The Human Importance of Live Music: an Interview With Larry Groce< < Back to
Larry Groce, host and creative director of the internationally distributed and critically lauded weekly live music program Mountain Stage has just released his first album in over two decades, a collection of covers entitled Live Forever.
“There were several criteria for the songs that I chose for the album,” said Groce. “There are a lot of songs that I think are important; and then there are some of those I can sing and some of them that I can’t. Some songs just aren’t for me even if they are very important to me. I need to be able to believe in what I am singing, I’m not a good enough actor to fake it if I don’t.”
Groce said the seed that led to the creation of Live Forever was planted by his wife of 15 years, Sandra Groce.
“Sandra is a symphonic performer on the viola. She’s always liked folk pop music; she just never played it,” he said. “She wanted to learn how to play a couple of my songs, so we started playing a little at home and we ended up playing in public a few times. She really liked it, and she’s the one who talked me into making another record. I love playing with her because she doesn’t bring in the typical sensibilities that people who are into folk, country and bluegrass usually do.”
The recording of Live Forever was simple; almost entirely live, a creative decision Groce made when he decided to get back into the studio.
“I think there is a special energy to live performances – there’s also artistry and energy going into the studio, and doing things that you can’t do live, obviously; but my personal preference has always been to hear live recordings,” said Groce. “A live recording makes it immediate: you’re trying to relate to someone else, someone who is listening. It goes back thousands of years; we haven’t always had recordings, but we’ve had live music.”
Groce’s belief in the inherent integrity of live music was a portion of what informed the initial creation of Mountain Stage in 1983.
“Francis (Fisher) and Andy (Ridenour) came up with idea to do a live radio show back in 1981 because West Virginia Public Broadcasting was expanding, and it seemed like it would be a good idea to have some sort of live show; alhtought they weren’t quite sure what kind of show they wanted to make,” said Groce, who was approached by Ridenour and Fisher about being the host and artistic director of the proposed show. “I told them I would be happy to come and do it, but that I would like it to not be a statewide show, but a national show – even though that seemed pretty silly at the time because we had no experience, no equipment and no money. National distribution became the goal from very early on.”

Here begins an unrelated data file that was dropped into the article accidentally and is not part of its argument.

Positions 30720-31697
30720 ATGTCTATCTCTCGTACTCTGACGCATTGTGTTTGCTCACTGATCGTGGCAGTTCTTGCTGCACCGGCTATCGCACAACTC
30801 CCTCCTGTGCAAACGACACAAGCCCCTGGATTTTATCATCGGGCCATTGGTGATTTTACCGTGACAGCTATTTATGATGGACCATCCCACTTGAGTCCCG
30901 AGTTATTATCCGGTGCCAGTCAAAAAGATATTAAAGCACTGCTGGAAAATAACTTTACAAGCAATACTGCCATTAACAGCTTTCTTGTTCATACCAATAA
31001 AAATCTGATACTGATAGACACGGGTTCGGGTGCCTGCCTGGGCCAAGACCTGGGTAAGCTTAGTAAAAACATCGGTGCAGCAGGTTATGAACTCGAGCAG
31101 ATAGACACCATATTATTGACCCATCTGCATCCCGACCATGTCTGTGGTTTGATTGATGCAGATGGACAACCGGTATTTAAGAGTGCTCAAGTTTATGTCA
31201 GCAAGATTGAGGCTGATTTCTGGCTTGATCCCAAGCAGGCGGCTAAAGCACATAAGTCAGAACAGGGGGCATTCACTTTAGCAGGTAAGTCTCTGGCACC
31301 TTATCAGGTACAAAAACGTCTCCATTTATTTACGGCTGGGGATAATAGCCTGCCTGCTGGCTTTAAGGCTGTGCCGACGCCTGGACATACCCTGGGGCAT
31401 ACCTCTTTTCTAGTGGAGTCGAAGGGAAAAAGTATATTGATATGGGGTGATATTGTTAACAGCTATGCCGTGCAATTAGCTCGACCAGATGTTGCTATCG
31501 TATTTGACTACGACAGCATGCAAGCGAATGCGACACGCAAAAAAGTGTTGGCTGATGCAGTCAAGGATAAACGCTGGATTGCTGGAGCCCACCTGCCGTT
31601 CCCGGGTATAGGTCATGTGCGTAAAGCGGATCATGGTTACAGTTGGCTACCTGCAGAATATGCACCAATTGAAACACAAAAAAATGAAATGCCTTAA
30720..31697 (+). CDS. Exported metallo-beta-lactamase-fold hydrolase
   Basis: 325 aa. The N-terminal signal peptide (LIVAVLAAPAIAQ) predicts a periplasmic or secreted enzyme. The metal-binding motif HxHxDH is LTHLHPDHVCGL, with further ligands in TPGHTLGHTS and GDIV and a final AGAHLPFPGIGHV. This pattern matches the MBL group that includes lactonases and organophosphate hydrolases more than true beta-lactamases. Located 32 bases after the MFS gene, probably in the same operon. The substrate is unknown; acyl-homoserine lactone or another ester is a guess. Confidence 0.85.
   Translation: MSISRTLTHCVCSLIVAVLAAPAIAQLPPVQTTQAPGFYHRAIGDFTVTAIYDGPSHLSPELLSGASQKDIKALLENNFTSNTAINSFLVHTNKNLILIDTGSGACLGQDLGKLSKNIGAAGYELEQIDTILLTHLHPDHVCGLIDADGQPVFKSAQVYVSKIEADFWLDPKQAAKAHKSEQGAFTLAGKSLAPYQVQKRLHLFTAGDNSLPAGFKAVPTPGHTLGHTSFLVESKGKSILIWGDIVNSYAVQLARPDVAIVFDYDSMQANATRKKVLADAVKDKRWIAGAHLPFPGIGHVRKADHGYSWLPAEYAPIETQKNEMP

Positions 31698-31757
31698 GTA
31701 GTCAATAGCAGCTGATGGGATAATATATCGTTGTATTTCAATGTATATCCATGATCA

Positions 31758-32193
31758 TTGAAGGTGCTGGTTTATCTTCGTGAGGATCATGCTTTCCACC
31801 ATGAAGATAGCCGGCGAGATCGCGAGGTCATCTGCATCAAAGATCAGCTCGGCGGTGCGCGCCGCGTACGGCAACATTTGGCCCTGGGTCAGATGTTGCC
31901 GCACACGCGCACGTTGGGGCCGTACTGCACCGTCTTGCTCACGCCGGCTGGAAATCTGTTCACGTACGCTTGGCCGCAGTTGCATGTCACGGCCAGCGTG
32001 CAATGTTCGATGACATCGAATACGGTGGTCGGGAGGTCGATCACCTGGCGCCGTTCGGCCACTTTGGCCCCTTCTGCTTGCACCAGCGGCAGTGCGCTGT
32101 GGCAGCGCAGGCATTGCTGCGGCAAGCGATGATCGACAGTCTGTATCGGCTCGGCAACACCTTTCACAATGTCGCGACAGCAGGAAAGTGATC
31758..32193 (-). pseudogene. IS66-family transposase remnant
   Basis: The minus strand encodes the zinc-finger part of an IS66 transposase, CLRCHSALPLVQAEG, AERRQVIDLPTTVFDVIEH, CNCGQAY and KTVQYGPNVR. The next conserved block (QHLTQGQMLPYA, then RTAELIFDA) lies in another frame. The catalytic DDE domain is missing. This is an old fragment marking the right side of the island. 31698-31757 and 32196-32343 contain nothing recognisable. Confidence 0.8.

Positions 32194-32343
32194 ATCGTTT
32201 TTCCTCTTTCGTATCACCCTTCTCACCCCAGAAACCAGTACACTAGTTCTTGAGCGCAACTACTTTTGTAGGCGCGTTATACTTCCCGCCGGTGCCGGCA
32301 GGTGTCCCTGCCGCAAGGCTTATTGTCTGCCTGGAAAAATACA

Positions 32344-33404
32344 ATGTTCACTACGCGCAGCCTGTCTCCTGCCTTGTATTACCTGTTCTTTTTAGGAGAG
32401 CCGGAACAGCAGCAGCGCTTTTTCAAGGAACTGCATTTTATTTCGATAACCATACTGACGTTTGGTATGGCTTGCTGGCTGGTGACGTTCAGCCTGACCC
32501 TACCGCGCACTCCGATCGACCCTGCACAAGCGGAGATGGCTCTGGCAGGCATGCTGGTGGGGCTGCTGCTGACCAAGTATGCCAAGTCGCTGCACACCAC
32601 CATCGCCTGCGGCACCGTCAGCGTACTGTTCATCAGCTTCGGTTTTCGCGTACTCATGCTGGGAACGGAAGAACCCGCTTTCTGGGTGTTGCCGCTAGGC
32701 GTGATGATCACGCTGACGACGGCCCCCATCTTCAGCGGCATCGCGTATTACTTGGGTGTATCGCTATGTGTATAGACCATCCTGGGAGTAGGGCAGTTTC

Much to the show’s creator’s surprise, within two and a half years, Mountain Stage was being nationally distributed.
“It worked more quickly than we hoped or expected; and it’s lasted a whole lot longer than we could have hoped or expected,” said Groce. “In the beginning we put on whatever we could get –but we were constantly, from the very beginning, working to reach out to wider range of artists. We didn’t just want to have one type of music on the show; and our reputation and budget grew so we were able to do that.”
On Oct. 28 Groce will perform alongside his wife and West Virginia based singer-songwriter Todd Burge at the Peoples Bank Theatre in Marietta as a part of a release show for both Live Forever and Burge’s Live on Mountain Stage (2006-2015).
“It’s great that we’re able to play in such a beautiful venue with such a great sound system,” said Groce. “I really believe in the songs that we’re performing; and I believe if people come to the show, the songs will do the work.
For more information, or to obtain tickets, visit peoplesbanktheatre.com.